THE SAVAGES COME TO TOWN
FROM the day I recovered from the sickness of the
sea, I looked forward to seeing a live savage, of which
 I had been told there were many in America, and
when we sighted land for the first time I remained on
deck waiting for the first glimpse of an Indian.
When at last, the John and Sarah came to anchor
off the bank in which we were to make our home, and
where I fully expected to see the shore lined with
savages, never one met my eager gaze for several days,
and great was my disappointment.
I would have gone in search of some, regarding not
the danger of being lost, or of coming upon evil-minded
Indians who would do me harm; but, as I have
already set down, I was in duty bound to do whatsoever
of work I might, in order
to aid my parents, therefore did it seem to me as
if I would never be able
to satisfy my curiosity.
We had scarce been
in our cave home a
week, however, when I,
who was helping mother
hang some quilts to
keep out the dampness,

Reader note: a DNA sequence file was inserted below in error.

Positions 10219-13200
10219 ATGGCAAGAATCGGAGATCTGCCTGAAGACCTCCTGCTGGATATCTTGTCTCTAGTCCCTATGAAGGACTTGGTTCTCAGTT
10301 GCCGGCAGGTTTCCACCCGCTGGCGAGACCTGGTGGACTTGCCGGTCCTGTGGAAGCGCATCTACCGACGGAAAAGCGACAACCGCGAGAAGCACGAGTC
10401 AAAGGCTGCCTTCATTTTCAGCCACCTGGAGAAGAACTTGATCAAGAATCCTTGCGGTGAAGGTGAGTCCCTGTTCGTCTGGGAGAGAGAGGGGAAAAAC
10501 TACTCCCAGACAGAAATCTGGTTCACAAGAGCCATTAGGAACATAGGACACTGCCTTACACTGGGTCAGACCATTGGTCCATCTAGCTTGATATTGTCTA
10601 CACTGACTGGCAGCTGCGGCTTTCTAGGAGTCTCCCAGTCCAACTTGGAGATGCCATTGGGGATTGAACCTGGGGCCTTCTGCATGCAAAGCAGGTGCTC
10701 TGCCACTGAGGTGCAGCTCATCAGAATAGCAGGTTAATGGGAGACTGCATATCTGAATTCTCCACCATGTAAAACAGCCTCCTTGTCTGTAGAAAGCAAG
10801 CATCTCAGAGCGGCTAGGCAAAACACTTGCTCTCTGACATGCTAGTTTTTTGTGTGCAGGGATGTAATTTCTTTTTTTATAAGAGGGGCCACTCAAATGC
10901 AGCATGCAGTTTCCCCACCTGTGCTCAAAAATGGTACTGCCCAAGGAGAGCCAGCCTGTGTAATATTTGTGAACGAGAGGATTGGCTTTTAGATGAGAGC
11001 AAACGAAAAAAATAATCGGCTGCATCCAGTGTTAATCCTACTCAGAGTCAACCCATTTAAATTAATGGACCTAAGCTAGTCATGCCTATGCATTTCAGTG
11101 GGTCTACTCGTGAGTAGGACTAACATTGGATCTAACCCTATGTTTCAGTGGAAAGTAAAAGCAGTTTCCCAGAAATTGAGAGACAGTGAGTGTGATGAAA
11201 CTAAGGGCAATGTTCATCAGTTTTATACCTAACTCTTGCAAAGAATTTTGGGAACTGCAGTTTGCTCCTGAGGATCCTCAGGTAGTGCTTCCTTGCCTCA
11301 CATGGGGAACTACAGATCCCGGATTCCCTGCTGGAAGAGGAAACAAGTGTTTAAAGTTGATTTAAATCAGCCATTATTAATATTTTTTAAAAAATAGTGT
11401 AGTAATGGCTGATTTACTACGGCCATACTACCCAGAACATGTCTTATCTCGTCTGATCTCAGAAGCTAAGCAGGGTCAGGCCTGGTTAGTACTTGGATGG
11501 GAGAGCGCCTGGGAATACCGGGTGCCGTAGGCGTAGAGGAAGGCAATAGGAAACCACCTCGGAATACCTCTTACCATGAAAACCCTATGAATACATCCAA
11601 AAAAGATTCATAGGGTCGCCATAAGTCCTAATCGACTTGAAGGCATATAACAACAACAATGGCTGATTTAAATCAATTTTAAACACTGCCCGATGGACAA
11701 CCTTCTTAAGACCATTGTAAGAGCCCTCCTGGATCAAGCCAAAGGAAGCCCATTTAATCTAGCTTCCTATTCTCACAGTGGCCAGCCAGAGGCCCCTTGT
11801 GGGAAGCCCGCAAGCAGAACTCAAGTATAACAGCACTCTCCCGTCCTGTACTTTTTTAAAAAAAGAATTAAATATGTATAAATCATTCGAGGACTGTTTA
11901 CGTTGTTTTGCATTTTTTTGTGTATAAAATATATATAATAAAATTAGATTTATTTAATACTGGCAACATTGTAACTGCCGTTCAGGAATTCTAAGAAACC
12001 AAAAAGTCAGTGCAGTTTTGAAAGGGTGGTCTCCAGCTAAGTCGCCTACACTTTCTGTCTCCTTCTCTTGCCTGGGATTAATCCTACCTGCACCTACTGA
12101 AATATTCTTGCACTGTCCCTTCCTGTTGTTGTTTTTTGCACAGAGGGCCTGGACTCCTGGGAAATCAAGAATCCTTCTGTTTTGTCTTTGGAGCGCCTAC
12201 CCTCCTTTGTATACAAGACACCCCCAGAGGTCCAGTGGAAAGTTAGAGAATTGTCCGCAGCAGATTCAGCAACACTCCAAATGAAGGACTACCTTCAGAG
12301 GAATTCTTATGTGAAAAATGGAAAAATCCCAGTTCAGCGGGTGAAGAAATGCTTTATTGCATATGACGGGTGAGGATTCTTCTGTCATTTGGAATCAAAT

which seemed really, to
soak through the earth,
heard a great cry above us, and, running into the
open air to learn the cause, I saw a company of
 eight savages, who stood not many yards away from
William Markham's hut, staring about them curiously.
Verily I was disappointed in them. It had been in
my mind that I should see a wonderful race of people,
when I stood face to face with the savages, and yet they
were not unlike our own people, save as to the color
of their skin, and the fanciful dress they wore.
One could see at a single glance that they were not
Negroes, and yet they were very dark; much the
color of a penny that has been passed from hand to
hand until it has lost its brightness.
Some of our company, eager to show a friendly
front to these odd-looking visitors, went forth to greet
the savages; but there was little chance of their
making themselves understood, since neither party could
speak the other's language, and after a deal of jabbering
and much making of gestures, the Indians went
away, leaving us none the wiser for their having
It was understood by us who had voyaged in the
John and Sarah, that when William Penn came over
to take charge of this city, we were to build, it would
be his right to make friends with these savages in
behalf of us all; but until he could attend to it, no one,
except William Markham, whom we called the deputy
governor, had any reason for doing other than as we
had done during this first visit.
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